European P2P lender Mintos has released Risk Score updates for the month of October 2021.
As mentioned in a blog post by Mintos, dated October 4, 2021, the latest Mintos Risk Score updates “based on developments and data from the second quarter of 2021 are now live. ”
The Mintos team has also shared the summary of their recent changes, and all details about this quarterly update may be accessed via the Mintos Risk Score Updates page. A detailed overview of historic changes of the Mintos Risk Score through the quarters is also available.
As stated in the update:
“Due to the high number of new lending companies we onboarded this summer, in this update, most changes come from these companies finding their place in the Mintos Risk Score tracking list. In addition, for a number of companies, the Mintos Risk Score for loans has been withdrawn.”
The Mintos team added that “in general, we didn’t notice any major patterns behind the most recent changes in the Mintos Risk Score and subscores.” Some changes are “driven by marginal changes in the financial standing of the company in the second quarter of 2021, and others are driven by country-specific factors, e.g. FX volatility.”
The company also noted that most changes have been seen “across the Buyback Strength subscore and the Loan Portfolio Performance subscore.” The Loan Servicer Efficiency has “changed in three cases, and the Cooperation Structure subscore remained unchanged for all evaluated loans.”
The Mintos Risk Score has “changed for 7 companies: 6 were downgraded, while one company had an upgrade.”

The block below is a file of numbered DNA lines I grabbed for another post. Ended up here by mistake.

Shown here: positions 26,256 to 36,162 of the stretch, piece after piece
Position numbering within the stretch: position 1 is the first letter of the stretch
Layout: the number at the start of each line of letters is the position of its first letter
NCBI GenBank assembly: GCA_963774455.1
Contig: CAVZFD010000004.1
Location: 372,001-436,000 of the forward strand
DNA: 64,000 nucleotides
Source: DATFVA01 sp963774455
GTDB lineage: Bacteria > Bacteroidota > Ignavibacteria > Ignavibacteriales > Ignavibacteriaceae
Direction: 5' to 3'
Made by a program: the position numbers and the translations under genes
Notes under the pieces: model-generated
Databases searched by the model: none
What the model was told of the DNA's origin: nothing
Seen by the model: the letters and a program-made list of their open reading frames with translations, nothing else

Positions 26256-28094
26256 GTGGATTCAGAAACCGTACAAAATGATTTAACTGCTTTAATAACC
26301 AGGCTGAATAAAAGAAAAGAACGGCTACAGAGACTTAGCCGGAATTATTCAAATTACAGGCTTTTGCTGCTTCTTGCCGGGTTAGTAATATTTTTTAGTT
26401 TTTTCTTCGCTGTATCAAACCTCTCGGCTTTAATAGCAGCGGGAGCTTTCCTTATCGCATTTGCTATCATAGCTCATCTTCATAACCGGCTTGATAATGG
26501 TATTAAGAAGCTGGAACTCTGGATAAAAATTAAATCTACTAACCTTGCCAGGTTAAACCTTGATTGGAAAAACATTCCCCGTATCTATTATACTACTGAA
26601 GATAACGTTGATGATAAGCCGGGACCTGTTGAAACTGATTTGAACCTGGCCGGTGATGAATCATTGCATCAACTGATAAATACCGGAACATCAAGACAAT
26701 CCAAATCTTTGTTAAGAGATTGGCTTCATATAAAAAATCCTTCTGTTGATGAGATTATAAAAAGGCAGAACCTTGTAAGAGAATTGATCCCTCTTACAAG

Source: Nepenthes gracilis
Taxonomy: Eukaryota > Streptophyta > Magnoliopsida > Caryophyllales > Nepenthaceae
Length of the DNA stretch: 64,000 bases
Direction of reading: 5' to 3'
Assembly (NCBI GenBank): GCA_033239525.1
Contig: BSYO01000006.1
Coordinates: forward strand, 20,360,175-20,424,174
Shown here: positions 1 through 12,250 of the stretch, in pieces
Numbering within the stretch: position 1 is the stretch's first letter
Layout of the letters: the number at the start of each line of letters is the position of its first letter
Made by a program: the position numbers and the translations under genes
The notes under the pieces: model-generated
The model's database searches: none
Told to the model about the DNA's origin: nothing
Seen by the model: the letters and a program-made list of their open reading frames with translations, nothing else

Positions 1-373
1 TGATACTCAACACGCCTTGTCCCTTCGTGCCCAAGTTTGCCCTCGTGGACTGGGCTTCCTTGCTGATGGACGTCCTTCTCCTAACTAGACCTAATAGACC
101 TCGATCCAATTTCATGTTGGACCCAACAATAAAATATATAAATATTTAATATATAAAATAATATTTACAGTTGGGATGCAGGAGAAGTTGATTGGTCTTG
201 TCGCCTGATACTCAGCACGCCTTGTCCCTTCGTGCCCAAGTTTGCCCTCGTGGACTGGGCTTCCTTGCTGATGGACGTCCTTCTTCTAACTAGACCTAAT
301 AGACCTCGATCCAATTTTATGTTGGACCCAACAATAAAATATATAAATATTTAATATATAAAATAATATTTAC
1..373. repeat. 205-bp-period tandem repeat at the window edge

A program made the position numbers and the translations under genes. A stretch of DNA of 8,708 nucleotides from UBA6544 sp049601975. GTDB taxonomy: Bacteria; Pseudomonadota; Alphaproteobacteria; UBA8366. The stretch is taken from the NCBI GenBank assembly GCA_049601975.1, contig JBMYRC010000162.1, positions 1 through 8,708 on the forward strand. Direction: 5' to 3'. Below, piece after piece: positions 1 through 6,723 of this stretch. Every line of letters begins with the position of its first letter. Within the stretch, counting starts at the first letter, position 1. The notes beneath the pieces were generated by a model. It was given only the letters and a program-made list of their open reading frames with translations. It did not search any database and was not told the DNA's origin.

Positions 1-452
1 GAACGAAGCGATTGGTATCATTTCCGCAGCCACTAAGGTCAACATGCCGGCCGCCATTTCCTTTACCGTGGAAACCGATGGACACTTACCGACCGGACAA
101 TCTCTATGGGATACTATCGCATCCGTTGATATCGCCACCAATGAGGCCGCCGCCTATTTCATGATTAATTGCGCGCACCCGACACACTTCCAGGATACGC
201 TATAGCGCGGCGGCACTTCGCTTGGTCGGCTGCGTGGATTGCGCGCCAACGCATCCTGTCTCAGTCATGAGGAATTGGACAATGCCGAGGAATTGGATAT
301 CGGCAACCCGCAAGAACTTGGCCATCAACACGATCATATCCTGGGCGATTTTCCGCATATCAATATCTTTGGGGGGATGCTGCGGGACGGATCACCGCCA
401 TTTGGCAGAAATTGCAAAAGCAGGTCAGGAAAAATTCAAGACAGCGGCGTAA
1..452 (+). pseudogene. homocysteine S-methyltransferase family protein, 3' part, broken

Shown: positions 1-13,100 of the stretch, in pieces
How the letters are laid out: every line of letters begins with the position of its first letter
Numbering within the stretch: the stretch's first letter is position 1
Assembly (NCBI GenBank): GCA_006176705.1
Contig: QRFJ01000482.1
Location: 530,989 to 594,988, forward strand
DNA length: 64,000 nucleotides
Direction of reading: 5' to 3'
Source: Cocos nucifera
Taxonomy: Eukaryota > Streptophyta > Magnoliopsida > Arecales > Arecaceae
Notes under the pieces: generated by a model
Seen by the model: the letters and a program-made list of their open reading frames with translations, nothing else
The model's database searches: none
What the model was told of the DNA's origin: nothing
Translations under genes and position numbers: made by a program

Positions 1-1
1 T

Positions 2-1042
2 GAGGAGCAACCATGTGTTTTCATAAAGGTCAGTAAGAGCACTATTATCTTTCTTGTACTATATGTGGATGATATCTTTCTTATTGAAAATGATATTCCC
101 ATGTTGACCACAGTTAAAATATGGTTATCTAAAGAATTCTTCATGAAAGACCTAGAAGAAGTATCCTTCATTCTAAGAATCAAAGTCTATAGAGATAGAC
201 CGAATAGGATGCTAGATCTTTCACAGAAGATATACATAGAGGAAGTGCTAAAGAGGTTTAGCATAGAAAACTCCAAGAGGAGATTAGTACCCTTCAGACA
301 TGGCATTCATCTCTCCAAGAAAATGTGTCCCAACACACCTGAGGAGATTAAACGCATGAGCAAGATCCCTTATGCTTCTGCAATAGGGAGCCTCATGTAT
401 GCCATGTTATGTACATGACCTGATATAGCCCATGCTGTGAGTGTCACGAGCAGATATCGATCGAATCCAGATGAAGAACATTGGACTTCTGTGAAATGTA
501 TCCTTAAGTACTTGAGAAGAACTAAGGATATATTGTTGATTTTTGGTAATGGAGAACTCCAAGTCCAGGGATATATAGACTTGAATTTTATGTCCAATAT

As mentioned in the announcement, 10 new lenders “whose loans are evaluated with the Mintos Risk Score have been added to the list.” Most of these are providing loans in Mexico: Alivio Credit, CAPEM, Conmigo Vales, GoCredit. Additionally, the Mexican entity of ID Finance has “recently relaunched activity on Mintos.”
Jet Finance and LF TECH are new firms on Mintos providing investment opportunities from Kazakhstan, Fenchurch Legal is “an addition to the Mintos investment offering from Great Britain, Watu Credit has joined Mintos with motorbike loans from Uganda, and Zaim Online is offering loan investments from Russia.”
The update further noted that the Mintos Risk Score was “withdrawn for 8 companies and/or entities” and for some of them, this was “due to a current inactive status on Mintos.”
Firms with inactive investments offering on the platform reportedly include AgroCredit Latvia, Creamfinance Latvia, Kredit Pintar Indonesia, Mikro Kredit Belarus, Pinjam Yuk Indonesia, and Sun Finance Denmark.
The scores for loans from Dozarplati Russia and Eleving Albania have now been withdrawn and “won’t be evaluated in the upcoming updates, as these loans have been rebought from Mintos investors due to changes in the lending companies’ business directions.”
As stated in the announcement, the regular schedule for the Mintos Risk Score updates “is quarterly.” Exceptions will be made “in some cases when there is a significant material improvement or deterioration for specific loans on the marketplace, in which case the changes are introduced as necessary.”
As explained in the blog post by the P2P lender, the Mintos Risk Score is “an aggregate of four subscores that are assigned to four different aspects of particular loans as investment opportunities.”
These subscores rate:
- loan portfolio performance (the portfolio health and historical performance of the loan book),
- loan servicer efficiency (the capabilities of the loan servicer when it comes to the collection of borrowers’ payments),
- buyback strength (the buyback obligor’s ability to fulfill contractual obligations, meet liquidity needs, and capital sufficiency), and
- cooperation structure (the legal setup between the loan issuing company and Mintos).
According to the significance the Mintos team has seen in each subscore, the weights of the subscores “are loan portfolio performance 40%, loan servicer efficiency 25%, buyback strength 25%, and legal structure 10%.”
The Mintos Risk Score and subscores are “expressed on a numerical scale from 10 to 1, where 10 represents a low risk and 1 represents a high risk.” The score can also be “shown as ‘Score Withdrawn’, with a value of 0, when one or more subscores are not available, or simply when there are no loans available for investment by a specific loan issuing company.